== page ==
The Director of the Animal Production Directorate of the Ministry of Food and Agriculture, Edwin Bekoe, has indicated that the Ministry is poised to reduce the importation of chicken by 70 percent by 2025.
He has indicated that Ghana is currently importing $380 million worth of meat products annually with local meat production accounting for only 17 percent of the country’s meat requirements.
This statistics, he said, is disheartening and, so, an indictment on the country, hence the introduction and implementation of Rearing for Food and Jobs (RFJ) initiative by the government.
Mr. Bekoe, speaking in an interview on the Yen Sempa morning show on Onua FM on Friday, March 19 said the RFJ policy enrolled in 2017 is focusing on addressing the challenges confronting the country’s livestock industry.
He reiterated that the government is determined to improve breed productivity and production, development of infrastructure (housing, plant and equipment, slaughtering, processing and marketing facilities), feed production and conservation of forage, animal health and disease control and development of communal grazing lands.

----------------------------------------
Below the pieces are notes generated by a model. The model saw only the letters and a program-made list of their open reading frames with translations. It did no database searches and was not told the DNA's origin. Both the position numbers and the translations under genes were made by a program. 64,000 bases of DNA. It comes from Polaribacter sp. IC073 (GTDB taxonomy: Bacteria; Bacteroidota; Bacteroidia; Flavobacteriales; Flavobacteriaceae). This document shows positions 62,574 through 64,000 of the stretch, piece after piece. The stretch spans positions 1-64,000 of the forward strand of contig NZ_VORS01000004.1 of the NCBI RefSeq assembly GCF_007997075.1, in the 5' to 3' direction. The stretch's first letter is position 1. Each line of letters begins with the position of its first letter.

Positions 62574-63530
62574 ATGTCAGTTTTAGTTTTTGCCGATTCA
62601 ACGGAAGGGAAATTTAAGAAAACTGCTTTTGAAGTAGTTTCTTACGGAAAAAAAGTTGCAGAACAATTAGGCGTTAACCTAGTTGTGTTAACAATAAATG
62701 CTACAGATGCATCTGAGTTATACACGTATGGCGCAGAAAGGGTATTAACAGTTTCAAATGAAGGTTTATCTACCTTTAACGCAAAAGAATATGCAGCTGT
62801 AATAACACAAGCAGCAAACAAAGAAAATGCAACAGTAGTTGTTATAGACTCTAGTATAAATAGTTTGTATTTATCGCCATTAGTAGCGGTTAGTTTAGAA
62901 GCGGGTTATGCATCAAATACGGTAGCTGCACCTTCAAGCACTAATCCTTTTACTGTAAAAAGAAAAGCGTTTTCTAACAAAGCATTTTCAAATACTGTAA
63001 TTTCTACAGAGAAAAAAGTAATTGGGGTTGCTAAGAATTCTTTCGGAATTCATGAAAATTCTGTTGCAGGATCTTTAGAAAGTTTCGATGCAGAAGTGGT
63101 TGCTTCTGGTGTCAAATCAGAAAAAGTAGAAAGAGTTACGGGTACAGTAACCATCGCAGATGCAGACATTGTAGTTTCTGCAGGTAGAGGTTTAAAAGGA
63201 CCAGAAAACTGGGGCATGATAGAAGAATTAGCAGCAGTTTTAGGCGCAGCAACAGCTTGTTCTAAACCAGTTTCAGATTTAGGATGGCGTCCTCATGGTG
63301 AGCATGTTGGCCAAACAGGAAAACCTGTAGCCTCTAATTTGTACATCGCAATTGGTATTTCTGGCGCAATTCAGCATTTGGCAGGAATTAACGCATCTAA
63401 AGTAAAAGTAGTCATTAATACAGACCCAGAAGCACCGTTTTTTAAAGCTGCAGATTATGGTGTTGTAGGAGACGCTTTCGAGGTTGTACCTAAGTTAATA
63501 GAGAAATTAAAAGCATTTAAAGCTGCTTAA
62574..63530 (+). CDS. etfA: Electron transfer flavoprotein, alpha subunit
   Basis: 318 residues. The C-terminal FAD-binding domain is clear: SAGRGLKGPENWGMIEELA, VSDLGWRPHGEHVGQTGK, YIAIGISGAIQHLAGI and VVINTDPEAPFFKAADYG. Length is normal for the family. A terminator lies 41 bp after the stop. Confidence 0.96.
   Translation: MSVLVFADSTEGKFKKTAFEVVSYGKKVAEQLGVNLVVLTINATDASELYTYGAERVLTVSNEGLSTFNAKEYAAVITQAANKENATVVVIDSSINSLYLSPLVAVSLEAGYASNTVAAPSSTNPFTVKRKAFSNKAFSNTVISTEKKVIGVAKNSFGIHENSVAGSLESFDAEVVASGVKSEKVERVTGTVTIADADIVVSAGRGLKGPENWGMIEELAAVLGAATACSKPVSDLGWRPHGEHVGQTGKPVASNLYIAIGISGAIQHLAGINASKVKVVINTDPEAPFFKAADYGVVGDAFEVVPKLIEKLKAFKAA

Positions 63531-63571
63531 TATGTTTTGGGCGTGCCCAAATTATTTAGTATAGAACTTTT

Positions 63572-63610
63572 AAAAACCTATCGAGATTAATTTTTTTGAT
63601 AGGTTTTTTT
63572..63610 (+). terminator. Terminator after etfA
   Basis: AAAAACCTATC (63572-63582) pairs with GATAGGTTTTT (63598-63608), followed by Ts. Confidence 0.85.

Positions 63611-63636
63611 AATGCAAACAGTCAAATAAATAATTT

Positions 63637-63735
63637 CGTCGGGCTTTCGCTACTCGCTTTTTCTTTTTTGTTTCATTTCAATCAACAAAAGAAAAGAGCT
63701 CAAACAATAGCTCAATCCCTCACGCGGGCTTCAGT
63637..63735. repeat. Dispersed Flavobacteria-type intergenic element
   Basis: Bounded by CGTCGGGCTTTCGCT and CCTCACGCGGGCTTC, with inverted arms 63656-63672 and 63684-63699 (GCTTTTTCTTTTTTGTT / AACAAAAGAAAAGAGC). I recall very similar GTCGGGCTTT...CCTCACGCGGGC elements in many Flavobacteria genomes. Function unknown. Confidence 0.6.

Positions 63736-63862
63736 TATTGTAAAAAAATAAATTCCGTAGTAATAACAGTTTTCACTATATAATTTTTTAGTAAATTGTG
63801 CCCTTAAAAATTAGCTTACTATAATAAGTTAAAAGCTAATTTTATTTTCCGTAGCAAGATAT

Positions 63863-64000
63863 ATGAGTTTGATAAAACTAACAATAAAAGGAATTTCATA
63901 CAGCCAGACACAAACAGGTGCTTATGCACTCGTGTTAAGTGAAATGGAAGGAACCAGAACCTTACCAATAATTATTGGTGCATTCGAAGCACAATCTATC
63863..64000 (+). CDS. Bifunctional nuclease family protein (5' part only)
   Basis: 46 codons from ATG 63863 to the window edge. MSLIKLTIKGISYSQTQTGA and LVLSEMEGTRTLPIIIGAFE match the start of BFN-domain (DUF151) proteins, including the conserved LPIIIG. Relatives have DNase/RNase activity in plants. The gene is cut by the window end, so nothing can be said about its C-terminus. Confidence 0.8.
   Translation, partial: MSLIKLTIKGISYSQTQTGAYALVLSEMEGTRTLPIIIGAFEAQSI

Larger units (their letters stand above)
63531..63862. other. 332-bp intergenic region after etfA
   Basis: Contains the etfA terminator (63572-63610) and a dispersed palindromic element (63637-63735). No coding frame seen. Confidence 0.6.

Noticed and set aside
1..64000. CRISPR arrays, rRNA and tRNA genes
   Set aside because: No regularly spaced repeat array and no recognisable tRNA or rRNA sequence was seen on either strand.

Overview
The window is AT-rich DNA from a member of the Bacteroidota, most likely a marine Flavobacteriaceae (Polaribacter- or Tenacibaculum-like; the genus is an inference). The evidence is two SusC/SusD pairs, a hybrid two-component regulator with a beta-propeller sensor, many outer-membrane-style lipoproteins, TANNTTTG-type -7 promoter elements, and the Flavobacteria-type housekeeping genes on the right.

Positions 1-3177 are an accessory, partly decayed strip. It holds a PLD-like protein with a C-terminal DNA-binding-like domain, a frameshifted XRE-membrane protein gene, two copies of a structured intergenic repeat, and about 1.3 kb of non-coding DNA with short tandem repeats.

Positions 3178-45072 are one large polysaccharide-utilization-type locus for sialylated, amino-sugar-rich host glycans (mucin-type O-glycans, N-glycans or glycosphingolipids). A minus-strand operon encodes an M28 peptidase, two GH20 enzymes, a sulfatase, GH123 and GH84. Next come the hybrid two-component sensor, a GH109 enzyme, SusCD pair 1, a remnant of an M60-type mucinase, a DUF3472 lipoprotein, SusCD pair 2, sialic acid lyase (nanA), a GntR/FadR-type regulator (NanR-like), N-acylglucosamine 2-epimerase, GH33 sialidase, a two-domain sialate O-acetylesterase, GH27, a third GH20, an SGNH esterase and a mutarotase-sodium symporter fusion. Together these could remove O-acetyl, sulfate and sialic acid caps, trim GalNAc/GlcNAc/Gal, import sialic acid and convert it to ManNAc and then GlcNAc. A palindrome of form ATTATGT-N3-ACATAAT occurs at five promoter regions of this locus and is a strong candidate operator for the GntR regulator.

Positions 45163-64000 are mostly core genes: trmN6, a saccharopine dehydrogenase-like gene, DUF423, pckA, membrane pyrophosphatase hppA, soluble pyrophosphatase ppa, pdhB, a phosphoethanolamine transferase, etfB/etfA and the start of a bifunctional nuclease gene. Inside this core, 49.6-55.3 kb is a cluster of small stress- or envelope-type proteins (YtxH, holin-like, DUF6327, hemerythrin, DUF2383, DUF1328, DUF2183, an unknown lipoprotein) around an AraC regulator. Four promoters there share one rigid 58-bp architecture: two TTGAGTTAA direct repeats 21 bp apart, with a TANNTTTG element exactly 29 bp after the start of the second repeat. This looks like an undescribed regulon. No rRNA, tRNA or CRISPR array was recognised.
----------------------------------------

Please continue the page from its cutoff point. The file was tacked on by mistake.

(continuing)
All these programmes, according to him, are geared towards increasing the local production whilst maintaining a success would be made but that is a gradual process.
In the same vein, he said the Planting for Food and Jobs (PFJ) programme is also empowering farmers to produce more animal feed to salvage the seasonal inadequacy of feed, both in quantity and quality.
Mr. Bekoe is positive that per the success chalked so far by the implementation of RFJ, Ghana is likely to reduce the importation of chicken by 2025.
“Our target right now is that by 2025 we would reduce the import of chicken by 70%; the structures are there and we have the people, we experienced farmers who can do this.
“It’s just a matter of supporting our farmers and we would be going; for instance the Planting for Food and Jobs especially the crop module has produced enough maize and soya to produce sufficient poultry feed,” he added.
Mr. Bekoe said he is optimistic that with structures laid down by the government and the expertise of the farmers, Ghana would be self-sufficient in poultry industry and meet the country’s chicken consumption demand.
By Maxwell Otoo|Onua FM|3news.com|Ghana